When I look at that photo of you
on your first day at school;
I mean, really look at it;
I see myself.

I see
A young
Part of me
That has never really disappeared.

Sure, I may be projecting.
It may even be misplaced empathy.

But THAT look!

I’ve seen it in the mirror.
I’ve felt it
Moved with it
Fought it
And I still do.

Still, today
Those same eyes look back at me
Before presentations
Before plane flights
Before tough conversations
In fact..
I saw those eyes in my own reflection
When I left your classroom
And peered back through the window
To see if you were OK.
If WE were OK.

Like you, I tried my darnedest
To be brave
Be strong
Not cry too much
And keep going.

I tried, anyway.

I hate to be a bother
To those who love me
What can they do?
There is no simple fix.
No pep-talk platitude.
No magic kiss.
No satisfying distraction.
Not much other than
And permission
To be myself.

So perhaps,
As your parent
I could just
Let you
Be your self.

I could just
Give you the gift
Of my adult presence
To let you know
That ‘you got this’
And ‘it’s gonna be OK’.

And at the same time
Perhaps I could learn
To allow the child in me
To hold your hand
On the way to class
To let you know
That I REALLY DO know
What it’s like
To be where you are.

And maybe,
Just maybe,
After many walks to class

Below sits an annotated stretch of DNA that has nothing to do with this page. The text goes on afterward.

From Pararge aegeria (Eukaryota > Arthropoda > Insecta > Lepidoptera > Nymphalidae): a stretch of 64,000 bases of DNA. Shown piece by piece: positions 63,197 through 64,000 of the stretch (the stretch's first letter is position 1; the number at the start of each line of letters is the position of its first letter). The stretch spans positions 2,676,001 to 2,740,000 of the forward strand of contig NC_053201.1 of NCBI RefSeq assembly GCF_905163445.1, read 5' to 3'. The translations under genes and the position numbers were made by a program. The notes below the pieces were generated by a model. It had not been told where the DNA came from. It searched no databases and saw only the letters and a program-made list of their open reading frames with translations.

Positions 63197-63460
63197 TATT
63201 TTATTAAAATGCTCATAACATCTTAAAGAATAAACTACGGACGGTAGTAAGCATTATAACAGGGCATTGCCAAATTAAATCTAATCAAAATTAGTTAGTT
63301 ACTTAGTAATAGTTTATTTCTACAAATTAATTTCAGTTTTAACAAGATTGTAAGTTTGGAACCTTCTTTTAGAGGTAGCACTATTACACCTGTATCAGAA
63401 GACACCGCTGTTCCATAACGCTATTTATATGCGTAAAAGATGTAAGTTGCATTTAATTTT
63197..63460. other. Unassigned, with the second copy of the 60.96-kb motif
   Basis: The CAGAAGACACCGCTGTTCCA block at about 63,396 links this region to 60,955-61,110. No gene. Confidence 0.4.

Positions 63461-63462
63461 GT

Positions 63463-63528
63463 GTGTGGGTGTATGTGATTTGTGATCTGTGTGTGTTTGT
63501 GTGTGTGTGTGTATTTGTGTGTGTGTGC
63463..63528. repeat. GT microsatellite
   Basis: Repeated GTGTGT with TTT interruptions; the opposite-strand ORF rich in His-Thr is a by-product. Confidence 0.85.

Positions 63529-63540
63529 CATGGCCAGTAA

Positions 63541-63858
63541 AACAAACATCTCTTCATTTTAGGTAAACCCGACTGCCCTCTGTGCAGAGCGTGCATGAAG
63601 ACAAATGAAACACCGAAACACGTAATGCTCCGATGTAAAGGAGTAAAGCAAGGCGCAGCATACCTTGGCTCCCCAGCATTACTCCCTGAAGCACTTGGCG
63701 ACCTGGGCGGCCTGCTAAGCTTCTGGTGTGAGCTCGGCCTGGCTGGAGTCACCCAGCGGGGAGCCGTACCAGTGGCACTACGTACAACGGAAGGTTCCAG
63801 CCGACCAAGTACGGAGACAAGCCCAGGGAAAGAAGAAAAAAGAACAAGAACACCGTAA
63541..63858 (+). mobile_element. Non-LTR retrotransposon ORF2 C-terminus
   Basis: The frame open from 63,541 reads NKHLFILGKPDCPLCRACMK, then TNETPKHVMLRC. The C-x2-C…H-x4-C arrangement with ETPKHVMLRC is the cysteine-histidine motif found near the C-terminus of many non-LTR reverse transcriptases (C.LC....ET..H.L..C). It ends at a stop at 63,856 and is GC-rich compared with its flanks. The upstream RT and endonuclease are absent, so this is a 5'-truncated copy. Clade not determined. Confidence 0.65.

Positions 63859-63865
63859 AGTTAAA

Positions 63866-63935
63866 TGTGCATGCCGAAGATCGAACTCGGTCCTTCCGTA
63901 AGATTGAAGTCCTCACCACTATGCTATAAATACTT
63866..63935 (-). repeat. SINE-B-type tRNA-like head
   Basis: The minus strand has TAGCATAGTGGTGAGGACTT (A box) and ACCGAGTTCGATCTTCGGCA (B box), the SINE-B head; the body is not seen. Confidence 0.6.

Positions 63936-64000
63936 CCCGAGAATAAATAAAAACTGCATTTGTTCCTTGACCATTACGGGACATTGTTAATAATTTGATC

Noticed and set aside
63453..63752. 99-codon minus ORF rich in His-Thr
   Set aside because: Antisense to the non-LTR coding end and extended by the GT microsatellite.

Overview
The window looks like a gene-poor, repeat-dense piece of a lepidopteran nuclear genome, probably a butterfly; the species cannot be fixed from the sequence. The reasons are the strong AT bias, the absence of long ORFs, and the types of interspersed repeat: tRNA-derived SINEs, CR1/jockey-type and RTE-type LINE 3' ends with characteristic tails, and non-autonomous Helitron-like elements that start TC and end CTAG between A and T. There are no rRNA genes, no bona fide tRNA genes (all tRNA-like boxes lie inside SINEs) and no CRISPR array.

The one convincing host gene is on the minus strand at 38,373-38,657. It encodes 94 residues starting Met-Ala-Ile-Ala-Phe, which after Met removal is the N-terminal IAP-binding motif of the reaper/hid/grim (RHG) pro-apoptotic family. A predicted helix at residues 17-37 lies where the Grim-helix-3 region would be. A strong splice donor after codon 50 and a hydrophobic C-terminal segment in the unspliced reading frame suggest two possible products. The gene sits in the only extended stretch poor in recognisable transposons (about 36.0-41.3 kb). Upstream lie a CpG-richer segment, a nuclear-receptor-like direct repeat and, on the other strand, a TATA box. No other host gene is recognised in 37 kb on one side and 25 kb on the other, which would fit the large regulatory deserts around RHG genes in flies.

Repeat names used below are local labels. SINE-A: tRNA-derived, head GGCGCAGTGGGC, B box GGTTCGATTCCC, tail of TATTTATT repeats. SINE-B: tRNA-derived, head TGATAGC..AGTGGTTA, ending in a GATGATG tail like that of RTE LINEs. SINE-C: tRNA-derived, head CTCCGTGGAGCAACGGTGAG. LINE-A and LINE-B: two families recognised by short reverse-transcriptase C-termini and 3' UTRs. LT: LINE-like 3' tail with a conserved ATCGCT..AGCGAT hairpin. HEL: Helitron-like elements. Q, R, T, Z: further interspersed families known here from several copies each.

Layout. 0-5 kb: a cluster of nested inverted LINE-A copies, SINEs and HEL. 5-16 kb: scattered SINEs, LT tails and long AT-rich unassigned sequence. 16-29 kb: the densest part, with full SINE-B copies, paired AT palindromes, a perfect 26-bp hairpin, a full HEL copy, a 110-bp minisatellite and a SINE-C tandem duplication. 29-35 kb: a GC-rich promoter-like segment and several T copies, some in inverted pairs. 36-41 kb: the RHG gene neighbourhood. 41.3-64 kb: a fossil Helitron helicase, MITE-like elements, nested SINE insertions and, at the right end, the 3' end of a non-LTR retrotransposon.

And uniformed farewells;
The child in me
Will find their peace.
And the adult in you
Will emerge.

‘That photo of you on your first day at school.’
By David Tensen
Jan 2020

Background: Last week, across Australia, millions of children returned to school to start a new year. With them, millions of parents made the journey to new class rooms, new schools and new experiences.  With three children of my own, I’ve done my fair share of classroom drop-offs. Some have been easy, other’s very difficult.  I’ve found, in myself and what I’ve observed in others, that much of the battle is an internal one.
An opportunity we have in raising children (and grandchildren), is to pay attention to the parts of us that relate and react rather strongly to our children’s school experiences, and allow those parts to make the journey to maturity through the process also.
Here’s the piece I wrote. Perhaps you can relate.

pic: An older picture of my eldest son in his first day.  Last week, he started high school.